Center Channels - Center channels
consist of a midrange speaker (3 or 4 inch) mounted in the middle of the
dash (usually) on the top. Center channels play a mono (Left + Right)
signal between 350 - 500 and 3500 Hertz (voice range). The purpose of the
center channel is to raise the sound stage, by creating the sensation of the
singers "being" in the front of the car, and not in the door panels.
Center channels are hard to implement: First, a bandpass crossover is
needed. Left and right channels have to be summed up. There are
various commercially available center-channel processors (many with built-in
amplification). The volume level of the center channel should be lower
than the other speakers, since it is only supposed to make subtle changes to
the total sound image.
Sizes and Shapes
There are many speaker sizes ranging from 1-inch
tweeters to 18-inch (or bigger) subwoofers. A smaller speaker will
reproduce higher frequencies better than a bigger one. The wavelength
of a 20,000 Hz signal is very small, while the length of a lower (bass) note
moving in the air could be as big as 40 feet. That explains why a
4-inch speaker can't really put out bass (the lower the frequency, the more
air mass that has to be moved by the speaker). Tweeters are designed
to play frequencies from 3500, 4500 or even 6000 Hz, all the way up to
20,000 Hertz. Midranges (3, 4 or 5 inchers) play music from around
300, 500 Hz, to where the tweeters start in the upper level. Midbases
(5, 6, 8 inches) play from around 50 Hz to 500 (and even 1000) Hz.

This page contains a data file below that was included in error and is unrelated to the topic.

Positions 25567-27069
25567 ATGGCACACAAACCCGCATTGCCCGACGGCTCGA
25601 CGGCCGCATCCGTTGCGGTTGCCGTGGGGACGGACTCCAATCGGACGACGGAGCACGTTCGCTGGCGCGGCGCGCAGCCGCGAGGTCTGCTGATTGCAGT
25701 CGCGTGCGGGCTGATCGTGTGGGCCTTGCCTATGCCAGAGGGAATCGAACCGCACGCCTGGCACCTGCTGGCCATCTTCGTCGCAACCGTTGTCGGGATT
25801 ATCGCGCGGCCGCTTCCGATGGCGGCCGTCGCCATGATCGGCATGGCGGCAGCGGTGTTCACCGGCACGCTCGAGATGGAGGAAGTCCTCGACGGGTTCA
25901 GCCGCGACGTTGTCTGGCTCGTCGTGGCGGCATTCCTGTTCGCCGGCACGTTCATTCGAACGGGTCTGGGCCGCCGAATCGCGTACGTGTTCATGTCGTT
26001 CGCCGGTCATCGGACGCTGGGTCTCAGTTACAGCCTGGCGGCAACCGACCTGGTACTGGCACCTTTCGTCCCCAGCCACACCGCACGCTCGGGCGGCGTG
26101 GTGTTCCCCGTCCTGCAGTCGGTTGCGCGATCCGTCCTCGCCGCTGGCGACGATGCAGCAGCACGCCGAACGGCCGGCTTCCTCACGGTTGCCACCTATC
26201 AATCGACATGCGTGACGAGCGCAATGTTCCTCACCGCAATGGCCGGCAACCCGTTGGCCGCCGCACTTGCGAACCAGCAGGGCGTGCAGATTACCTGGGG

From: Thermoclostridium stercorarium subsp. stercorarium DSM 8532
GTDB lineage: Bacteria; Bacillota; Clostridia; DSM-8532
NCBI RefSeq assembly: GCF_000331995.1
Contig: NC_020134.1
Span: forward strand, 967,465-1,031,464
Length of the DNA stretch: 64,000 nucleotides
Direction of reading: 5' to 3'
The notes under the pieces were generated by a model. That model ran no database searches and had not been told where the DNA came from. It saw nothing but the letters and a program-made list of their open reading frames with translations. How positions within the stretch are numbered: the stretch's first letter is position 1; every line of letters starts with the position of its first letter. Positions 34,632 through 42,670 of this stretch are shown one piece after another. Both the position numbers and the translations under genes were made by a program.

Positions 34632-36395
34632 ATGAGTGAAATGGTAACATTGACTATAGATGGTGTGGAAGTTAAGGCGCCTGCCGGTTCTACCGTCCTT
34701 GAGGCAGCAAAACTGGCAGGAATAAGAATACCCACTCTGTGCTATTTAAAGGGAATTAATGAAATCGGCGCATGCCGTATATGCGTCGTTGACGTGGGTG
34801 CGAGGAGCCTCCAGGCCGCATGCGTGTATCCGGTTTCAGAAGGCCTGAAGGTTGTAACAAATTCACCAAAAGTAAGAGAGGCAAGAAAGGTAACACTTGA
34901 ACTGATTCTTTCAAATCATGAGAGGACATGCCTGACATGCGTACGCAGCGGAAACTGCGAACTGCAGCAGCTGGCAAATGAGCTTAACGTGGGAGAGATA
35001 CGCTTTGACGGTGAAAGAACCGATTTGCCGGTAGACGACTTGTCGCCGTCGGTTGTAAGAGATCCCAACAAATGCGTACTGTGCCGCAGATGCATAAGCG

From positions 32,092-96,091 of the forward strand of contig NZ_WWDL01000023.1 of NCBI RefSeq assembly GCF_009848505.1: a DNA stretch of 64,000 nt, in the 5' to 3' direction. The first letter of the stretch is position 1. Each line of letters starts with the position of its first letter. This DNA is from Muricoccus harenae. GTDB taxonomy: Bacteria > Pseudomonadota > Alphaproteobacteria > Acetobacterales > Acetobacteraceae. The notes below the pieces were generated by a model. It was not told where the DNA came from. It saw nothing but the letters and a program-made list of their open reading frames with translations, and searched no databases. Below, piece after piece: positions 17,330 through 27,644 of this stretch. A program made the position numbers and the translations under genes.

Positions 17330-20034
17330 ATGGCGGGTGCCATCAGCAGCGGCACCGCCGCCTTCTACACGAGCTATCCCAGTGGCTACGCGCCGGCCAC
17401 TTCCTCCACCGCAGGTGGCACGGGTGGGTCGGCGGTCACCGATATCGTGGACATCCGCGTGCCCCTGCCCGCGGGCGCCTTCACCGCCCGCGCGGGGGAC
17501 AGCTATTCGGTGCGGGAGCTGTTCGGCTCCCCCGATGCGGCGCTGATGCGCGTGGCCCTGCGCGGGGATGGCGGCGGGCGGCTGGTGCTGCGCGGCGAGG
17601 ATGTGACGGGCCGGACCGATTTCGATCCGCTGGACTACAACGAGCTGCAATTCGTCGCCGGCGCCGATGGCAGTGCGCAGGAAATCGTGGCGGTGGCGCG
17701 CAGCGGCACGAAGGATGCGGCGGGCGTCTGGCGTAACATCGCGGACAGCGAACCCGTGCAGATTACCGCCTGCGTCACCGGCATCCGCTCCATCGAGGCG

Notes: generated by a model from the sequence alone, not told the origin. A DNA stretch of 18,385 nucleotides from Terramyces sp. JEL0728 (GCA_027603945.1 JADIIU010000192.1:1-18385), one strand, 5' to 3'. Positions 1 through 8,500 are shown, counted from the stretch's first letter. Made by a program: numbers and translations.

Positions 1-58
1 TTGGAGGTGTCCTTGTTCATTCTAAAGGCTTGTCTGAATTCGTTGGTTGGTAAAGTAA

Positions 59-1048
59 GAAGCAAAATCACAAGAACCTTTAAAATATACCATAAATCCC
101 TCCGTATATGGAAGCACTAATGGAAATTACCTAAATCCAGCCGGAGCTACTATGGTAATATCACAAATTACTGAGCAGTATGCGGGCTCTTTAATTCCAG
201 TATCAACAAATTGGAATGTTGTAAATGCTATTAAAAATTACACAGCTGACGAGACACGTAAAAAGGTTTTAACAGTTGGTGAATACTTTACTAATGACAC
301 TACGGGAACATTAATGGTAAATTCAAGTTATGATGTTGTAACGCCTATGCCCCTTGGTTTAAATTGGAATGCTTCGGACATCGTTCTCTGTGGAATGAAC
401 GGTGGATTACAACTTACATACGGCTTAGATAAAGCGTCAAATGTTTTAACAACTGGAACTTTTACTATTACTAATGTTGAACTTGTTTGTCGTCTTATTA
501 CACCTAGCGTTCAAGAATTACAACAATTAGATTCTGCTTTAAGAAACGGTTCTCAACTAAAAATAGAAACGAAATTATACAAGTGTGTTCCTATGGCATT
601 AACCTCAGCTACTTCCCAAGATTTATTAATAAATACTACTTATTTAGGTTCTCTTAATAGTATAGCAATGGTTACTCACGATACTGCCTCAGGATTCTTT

Subs handle frequencies below 120-60 Hertz.
Do round speakers sound better than oval-shaped speakers
(i.e. 6x9's)? The answer is yes for most practical purposes. A round
cone is more rigid than an oval-shaped one, so at higher levels, an
oval-shaped speaker will distort more. The reason why there are
oval-shaped speakers is because of rear deck space considerations by
manufacturers. An advantage of a 6x9 speaker over a 6-inch speaker is
that it has a bigger area, so it will move higher air volume, producing more
Most people think that if they use a 50 watt per channel
amplifier on their factory speakers, the speakers will be damaged.
This may be true if the speakers do not have crossovers blocking off
frequencies speakers were not designed to play. What destroys speakers
is distortion. If you turn the volume all the way up on the radio,
there will be distortion. If you start hearing distortion, turn the
volume down. A high power amplifier allows the volume in the system to
be higher, while the volume control on the radio is down in the range where
no distortion is present. It is better to have more power than what
you need to get cleaner sound.
So how much power do you really need? As much as you can
afford. At a minimum, 30 to 50 Watts (each) would be OK for your
front and rear speakers, while a little bit more (100-150 Watts) should be
applied to each sub. If you are powering up your tweeters
independently, they require less power (20 - 40 Watts). Example: A
four-channel set-up with separates in the front and coaxials in the rear
with two subs will need about 40 Watts on each channel (Total=160W), and
100W going into each sub (Total=200W). Notice that total power going
to subs is more than total power going to the rest of the speakers.
This is because our ears are less sensitive to